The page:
The American Automobile Association (AAA) isn’t thrilled with the current state of Advanced Driver Assistance Systems (ADAS), with particular criticism of the names of these systems. AAA says names like Autopilot, ProPILOT, or Pilot Assist mislead drivers into expecting that these systems will drive the car for them when that is not the case.
The association reminds drivers that there is still no such thing as a commercially available self-driving car, and warns drivers to be observant when using systems that steer and brake automatically. “For the safety of everyone on the road, drivers must remain engaged and active participants when behind the wheel,” reads the AAA statement.
Based on its testing, AAA has good cause to be skeptical of these systems’ performance. During 15 test runs for an oncoming vehicle within the travel lane, there was a head-on collision every time, with only one test vehicle significantly reducing speed before the crash. When tested by having a cyclist cross the travel lane of the test vehicle, a collision occurred for 5 out of 15 AAA’s test runs.
“We have evaluated Level 2 systems for three years now and generally the systems tend to perform reasonably well in light traffic with no sharp curves in the road” reported AAA senior automotive engineer Matthew Lum. “But the instant something unexpected comes up, such as cyclists crossing the lane or having an approaching vehicle intrude in the lane, things that are very possible in the natural environment, they can’t deal with these things currently.”
While there are differences in the performance between the different systems, none of them are fully up to the task, he said. “Every single Level 2 system available now is going to have some challenges.” That means that the cars must ensure that the driver is always paying attention. “Direct driver monitoring systems; we unequivocally feel that is the best approach,” Lum said.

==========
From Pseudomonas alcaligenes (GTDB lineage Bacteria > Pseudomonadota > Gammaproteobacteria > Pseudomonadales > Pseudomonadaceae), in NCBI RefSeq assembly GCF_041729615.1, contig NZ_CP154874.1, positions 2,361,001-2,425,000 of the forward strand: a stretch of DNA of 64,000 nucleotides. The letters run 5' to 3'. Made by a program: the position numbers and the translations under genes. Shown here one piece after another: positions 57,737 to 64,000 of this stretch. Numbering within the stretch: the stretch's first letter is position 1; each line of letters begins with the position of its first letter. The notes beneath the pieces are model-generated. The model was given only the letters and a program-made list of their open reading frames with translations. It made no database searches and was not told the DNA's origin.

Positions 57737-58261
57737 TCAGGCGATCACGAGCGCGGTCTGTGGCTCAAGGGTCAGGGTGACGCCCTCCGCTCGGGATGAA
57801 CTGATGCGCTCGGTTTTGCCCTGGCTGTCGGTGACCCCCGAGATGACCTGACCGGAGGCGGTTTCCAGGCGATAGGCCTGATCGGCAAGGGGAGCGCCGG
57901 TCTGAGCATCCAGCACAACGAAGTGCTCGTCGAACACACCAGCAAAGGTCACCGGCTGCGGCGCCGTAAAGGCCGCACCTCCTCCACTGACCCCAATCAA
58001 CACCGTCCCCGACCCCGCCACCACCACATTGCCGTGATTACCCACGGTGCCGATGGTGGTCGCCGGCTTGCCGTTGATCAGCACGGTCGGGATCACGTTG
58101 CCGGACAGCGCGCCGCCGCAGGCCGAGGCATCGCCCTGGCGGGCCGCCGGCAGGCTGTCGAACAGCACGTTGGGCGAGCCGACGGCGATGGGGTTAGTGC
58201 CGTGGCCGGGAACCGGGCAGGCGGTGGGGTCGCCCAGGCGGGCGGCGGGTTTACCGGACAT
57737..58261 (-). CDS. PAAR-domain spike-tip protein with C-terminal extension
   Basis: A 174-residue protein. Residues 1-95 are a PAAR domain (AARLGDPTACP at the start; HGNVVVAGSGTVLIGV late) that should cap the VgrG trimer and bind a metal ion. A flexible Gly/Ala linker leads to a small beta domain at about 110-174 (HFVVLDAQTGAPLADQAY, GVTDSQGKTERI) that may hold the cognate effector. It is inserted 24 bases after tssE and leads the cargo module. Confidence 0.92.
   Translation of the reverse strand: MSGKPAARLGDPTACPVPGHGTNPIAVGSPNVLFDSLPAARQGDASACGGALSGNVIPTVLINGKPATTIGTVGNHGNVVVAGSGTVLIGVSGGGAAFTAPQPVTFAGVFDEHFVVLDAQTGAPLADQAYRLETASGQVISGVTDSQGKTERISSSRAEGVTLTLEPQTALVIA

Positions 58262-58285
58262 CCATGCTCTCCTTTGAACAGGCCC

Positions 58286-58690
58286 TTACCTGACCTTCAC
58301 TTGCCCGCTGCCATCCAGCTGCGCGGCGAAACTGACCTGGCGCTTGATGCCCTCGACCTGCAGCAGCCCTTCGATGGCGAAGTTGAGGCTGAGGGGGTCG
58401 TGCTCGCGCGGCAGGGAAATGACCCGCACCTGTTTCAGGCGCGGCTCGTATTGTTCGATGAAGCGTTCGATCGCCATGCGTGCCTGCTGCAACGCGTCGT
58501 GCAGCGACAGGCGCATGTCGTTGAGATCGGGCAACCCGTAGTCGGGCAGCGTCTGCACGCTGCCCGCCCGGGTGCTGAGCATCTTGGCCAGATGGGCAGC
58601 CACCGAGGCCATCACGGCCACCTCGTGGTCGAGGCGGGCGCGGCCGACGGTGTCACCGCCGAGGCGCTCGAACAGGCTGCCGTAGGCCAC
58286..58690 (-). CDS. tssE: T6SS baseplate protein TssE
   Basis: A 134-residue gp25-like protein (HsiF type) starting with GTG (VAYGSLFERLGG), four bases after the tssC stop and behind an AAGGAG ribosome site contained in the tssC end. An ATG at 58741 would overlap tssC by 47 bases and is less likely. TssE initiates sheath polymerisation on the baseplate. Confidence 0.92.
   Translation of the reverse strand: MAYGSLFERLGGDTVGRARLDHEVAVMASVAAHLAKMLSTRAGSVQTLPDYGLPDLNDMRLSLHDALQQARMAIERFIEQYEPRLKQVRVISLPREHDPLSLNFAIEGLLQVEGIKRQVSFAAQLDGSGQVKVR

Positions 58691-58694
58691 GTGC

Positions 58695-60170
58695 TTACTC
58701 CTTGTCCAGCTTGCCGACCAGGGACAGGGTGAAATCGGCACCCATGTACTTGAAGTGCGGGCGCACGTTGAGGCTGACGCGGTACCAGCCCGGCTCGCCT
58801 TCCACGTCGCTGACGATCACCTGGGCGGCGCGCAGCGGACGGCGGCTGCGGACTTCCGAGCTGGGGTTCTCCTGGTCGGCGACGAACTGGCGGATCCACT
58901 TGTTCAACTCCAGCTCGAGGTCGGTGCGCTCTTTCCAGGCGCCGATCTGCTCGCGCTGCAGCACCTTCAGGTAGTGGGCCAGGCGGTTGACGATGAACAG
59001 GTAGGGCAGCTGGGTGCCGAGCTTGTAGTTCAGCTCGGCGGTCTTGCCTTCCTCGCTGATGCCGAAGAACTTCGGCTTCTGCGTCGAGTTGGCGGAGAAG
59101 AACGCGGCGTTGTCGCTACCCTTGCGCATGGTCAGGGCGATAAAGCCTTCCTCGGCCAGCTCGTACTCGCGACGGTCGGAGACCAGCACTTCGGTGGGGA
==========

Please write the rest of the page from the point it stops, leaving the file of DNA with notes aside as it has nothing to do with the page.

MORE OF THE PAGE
Stanford computer science Ph.D. Andrey Kurenkov has been testing Tesla’s Full Self-Driving beta software and he is similarly unimpressed by a system with a name that seems certain to mislead drivers. In a Twitter thread on his test results, he explains that the car “tried to turn left on a right turn, almost merged into an oncoming car, and drove into an intersection that a biker was crossing at the other end.”
These issues mirror those experienced by AAA’s testing. Kurenkov was also dissatisfied with Full Self-Driving’s handling of stop-and-go traffic, complaining that accelerates and brakes uncomfortably hard in addition to periodically braking for no obvious reason. Unsurprisingly, he also found that Full Self-Driving “is bad at 'delicate' situations with implicit human communication.”
His verdict: “Good for highways/freeways and emptyish streets, not reliable enough in general. Perception: surprisingly bad.”
With automakers still struggling with Level 2 ADAS systems and the first Level 3 systems like Mercedes-Benz’s Drive Pilot system just reaching the market, there has been a major retreat from ambitious projects to develop full autonomy. “In terms of technical evolution, we are in that trough of disillusionment for full autonomy,” Lum observed. Whether fully self-driving cars are even possible, or how soon it will happen is now anyone’s guess. “It could happen 10, 20, 30 years from now, who knows?” he said.
The upside of that is that carmakers are refocused on improving their lower-level driver assistance systems, which have shown real-world reductions in crashes in fatalities already. “From a consumer perspective that could be a positive,” said Lum. Better ADAS and automatic braking systems that perform better in a wider range of circumstances is a better goal. “They are a good example of where R&D resources should be allocated,” he said.